“Building a Sustainable, Resilient, and Equitable Future”
The United States developed the theme for the Ninth Summit with the region’s governments, civil society, and private sector, and the thirteen international organizations that comprise the Joint Summit Working Group and support the summit process).
People, institutions, and governments across our hemisphere have shared with us their priorities and concerns, and these include the COVID-19 pandemic and the cracks it exposed in health, economic, educational, and social systems; they include threats to democracy; the climate crisis; and a lack of equitable access to economic, social, and political opportunities that places a heavy burden on the most vulnerable and underrepresented among us.
The success of the summit will depend on adoption of an ambitious and action-oriented agenda, and on implementation of the commitments leaders make in Los Angeles in June to address these challenges.
The convening of the Ninth Summit of the Americas will take place in June 2022 in Los Angeles, California, our second largest city and one with deep and robust ties throughout our hemisphere.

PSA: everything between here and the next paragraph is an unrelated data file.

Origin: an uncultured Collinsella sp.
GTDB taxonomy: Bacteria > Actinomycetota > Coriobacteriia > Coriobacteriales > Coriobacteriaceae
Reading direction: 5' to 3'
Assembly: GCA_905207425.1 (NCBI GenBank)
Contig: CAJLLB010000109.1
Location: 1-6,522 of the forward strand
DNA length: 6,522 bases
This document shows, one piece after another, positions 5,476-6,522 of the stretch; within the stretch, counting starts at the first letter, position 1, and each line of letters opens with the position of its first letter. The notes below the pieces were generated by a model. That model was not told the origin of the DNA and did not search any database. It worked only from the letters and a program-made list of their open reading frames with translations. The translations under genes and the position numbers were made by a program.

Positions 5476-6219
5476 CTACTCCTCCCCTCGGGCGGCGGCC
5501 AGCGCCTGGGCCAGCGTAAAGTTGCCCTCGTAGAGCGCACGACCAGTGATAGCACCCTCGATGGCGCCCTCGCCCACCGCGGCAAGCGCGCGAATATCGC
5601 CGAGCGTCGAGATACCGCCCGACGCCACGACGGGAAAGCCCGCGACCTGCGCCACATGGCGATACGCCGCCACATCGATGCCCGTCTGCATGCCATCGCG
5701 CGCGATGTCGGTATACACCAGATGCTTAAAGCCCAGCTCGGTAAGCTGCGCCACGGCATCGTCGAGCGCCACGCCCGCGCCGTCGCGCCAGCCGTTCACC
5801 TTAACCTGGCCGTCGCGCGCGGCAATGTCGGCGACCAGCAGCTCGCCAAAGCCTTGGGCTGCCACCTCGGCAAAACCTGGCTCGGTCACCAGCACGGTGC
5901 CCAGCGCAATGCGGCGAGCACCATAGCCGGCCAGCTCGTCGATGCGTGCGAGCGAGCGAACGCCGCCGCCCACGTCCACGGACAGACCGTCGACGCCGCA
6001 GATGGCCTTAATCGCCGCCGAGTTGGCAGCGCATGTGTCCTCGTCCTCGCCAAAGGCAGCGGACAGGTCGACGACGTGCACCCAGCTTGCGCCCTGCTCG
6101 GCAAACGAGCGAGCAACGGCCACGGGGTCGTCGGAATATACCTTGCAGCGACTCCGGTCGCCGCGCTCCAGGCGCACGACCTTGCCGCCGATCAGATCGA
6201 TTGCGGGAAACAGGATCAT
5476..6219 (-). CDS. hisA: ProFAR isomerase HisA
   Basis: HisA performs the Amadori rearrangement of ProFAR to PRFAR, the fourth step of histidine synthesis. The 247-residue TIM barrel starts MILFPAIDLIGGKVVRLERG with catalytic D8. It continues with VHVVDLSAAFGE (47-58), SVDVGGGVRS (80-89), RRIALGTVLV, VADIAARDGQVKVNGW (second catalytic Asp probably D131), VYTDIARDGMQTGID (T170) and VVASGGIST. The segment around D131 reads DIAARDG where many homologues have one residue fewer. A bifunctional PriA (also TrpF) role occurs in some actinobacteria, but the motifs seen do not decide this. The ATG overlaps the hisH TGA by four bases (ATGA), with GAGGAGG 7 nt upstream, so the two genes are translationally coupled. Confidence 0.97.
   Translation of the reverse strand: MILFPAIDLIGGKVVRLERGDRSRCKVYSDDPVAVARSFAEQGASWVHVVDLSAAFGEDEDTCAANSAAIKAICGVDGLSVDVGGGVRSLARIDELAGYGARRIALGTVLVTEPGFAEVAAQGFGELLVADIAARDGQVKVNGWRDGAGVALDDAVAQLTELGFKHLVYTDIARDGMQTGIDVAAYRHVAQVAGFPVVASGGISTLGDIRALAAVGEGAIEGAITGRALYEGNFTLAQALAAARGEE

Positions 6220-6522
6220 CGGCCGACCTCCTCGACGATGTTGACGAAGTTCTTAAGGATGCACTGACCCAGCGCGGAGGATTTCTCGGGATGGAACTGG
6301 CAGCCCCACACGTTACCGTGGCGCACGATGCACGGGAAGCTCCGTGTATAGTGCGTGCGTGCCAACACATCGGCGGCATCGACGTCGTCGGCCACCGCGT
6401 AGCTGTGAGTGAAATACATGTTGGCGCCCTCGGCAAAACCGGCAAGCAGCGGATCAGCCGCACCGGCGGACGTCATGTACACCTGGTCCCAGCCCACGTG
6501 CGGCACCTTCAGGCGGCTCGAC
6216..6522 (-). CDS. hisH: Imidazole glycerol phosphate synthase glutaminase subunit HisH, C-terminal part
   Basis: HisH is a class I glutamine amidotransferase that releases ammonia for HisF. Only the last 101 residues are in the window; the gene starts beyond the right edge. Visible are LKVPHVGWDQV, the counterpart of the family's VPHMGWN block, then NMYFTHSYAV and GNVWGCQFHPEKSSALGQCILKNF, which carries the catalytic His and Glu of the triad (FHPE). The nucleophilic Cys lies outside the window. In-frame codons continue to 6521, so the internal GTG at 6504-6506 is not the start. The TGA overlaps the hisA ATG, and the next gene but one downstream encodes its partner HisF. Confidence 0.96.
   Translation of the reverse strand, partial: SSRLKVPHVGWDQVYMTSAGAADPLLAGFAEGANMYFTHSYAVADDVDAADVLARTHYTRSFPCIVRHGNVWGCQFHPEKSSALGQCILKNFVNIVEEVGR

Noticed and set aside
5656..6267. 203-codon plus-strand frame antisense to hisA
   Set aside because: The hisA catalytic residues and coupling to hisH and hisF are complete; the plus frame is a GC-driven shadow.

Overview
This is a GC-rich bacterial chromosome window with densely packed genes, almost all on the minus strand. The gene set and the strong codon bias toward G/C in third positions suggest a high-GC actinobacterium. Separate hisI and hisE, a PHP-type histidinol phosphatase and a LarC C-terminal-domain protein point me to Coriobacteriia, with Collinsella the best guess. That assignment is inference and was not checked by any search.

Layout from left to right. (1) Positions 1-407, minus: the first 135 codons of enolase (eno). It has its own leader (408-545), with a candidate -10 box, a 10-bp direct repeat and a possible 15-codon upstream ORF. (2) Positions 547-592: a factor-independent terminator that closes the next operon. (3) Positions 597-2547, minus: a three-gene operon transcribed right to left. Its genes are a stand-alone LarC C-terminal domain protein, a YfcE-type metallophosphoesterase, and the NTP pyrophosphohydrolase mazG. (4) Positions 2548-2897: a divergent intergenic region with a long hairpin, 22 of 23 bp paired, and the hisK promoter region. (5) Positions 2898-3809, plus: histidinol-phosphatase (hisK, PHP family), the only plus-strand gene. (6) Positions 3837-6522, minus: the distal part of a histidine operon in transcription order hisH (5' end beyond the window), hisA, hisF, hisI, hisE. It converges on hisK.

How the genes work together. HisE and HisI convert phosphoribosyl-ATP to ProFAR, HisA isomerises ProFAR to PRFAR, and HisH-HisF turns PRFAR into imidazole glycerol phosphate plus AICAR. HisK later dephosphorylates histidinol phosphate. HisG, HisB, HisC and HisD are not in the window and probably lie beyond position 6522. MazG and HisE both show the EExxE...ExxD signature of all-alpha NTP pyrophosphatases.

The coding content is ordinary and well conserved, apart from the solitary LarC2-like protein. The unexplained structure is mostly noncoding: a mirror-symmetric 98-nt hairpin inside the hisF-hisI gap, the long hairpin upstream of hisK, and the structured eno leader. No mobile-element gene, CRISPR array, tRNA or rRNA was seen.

Los Angeles is home to the largest Hispanic/Latino community in the United States. With more than 224 languages spoken, a population representing 140 countries, and established government, business, and people-to-people ties with communities across the Americas, the diversity and connectivity of Los Angeles shows our hemisphere and the world the best of American society and will foster an inclusive environment for all summit participants.
Los Angeles is the busiest port in the Western Hemisphere, with the hospitality infrastructure to reflect that. LA also hosts the 3rd largest consular corps in the world. The U.S. will leverage these logistical attributes to ensure a safe, healthy, and seamless Summit planning process.
The Ninth Summit = Leaders Summit + Stakeholder Forums
As Chair of the Ninth Summit process, the United States currently leads efforts with governments and stakeholders across the region to address these challenges through the Summit Process. Throughout, the United States has demonstrated, and will continue to demonstrate, our commitment to an inclusive process that incorporates input from people and institutions that represent the immense diversity of our hemisphere, and includes indigenous and other historically marginalized voices.
In addition to the Leaders Summit hosted by President Biden, and in the spirit of fostering a more inclusive summit, the United States Department of State will host three official stakeholder forums at the Summit: